top of page

Shell Shock - The Tragic History of PTSD


The world was rejoicing at the end of the gloomy four years of the First World War, (unaware of the fact that the second one was yet to come), and the peacemakers at the Paris Peace Conference were busy making the peace treaties. While new border lines began to form and life came back to normal, few of the people were still stuck in the borders of their own brain, in the hell of its own games.



Around 80,000 cases of Shell Shock were registered right after the end of the First World War. These people were all soldiers who had fought in the frontline. Nobody had seen this before, nobody knew the cure for it, it was like an epidemic of a mental disorder. Many at first related shell shock to exploding shells, which might have caused carbon monoxide to affect the brain but soon it was found out that it was a mental health issue, today more commonly known as PTSD (Post Traumatic Stress Disorder).


A victim of Shell Shock, also known as soldier’s hearts, would show symptoms of helplessness, anxiety, insomnia, nightmares, and paralysis. Many of those who survived never returned to the battlefield, but many didn’t survive at all. Sometimes, as people were new to this, the treatments were often hazardous. It took a lot of time to actually understand the problem and find a suitable cure.


However, a shocking part about the shell shock was that the victims were treated as cowards. Cowards because of a mental health issue? Cowards because they risked their life and now are facing the consequences? What is not so shocking about this is that we haven't changed. Showing compassion and understanding it is one thing, but not even knowing that it exists is completely mind-boggling.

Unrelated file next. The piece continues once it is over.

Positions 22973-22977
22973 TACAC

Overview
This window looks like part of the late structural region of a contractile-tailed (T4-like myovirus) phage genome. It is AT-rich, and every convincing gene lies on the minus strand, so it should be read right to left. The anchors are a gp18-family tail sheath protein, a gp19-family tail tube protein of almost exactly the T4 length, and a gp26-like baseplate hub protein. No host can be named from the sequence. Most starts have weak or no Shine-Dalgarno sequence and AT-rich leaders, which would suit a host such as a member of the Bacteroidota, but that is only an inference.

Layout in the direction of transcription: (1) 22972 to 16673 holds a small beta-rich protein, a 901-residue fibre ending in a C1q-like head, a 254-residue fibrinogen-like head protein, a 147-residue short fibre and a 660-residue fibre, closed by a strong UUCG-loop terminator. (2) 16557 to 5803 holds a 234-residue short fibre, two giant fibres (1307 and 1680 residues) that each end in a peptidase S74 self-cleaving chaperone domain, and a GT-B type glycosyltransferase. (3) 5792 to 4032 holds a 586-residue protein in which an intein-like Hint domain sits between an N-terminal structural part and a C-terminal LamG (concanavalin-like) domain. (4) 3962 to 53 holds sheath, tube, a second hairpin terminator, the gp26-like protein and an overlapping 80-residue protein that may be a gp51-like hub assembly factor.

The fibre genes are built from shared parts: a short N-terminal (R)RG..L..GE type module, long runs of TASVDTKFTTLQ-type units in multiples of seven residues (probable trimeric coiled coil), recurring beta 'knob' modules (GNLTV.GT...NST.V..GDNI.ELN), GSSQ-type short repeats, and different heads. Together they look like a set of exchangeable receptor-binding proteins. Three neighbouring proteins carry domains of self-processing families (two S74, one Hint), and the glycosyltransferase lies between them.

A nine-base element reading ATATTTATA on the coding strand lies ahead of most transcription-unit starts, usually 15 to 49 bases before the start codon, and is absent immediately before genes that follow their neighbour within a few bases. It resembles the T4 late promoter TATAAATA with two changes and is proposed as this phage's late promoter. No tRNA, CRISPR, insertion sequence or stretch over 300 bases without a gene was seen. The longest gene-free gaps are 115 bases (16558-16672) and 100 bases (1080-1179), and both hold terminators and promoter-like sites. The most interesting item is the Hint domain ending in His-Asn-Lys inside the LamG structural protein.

Hundreds of soldiers still return home with the symptoms of PTSD, and to not forget, PTSD could happen to everyone. It could be after sexual harassment, a tragic accident, and even childhood negligence. In India alone, there are more than 10 million cases per year!


My point is that we are equally ignorant to it, as we were during the beginning of the 20th century. We have not progressed.


The question is why. Why are we so ignorant? Why are we not aware of it? The answer is simple. We haven’t been taught about it. Neither at school nor at home. But now that you know about it, here are a few tips on how to help people dealing with PTSD.


The first would be to always show compassion. It's one of those things that can make any situation better. Secondly, show understanding. Show that you understand their problem. Thirdly, always take to them a specialist as soon as possible. Therapy can really help too.


And last but not the least, educate people around you because it is important for people to know that “you cannot heal in the same environment where you got sick.”



 

Written for the organization, The Entangle Minds.

 

©Aaira Goswami, 2020. All rights reserved.




Recent Posts

See All

Comments


bottom of page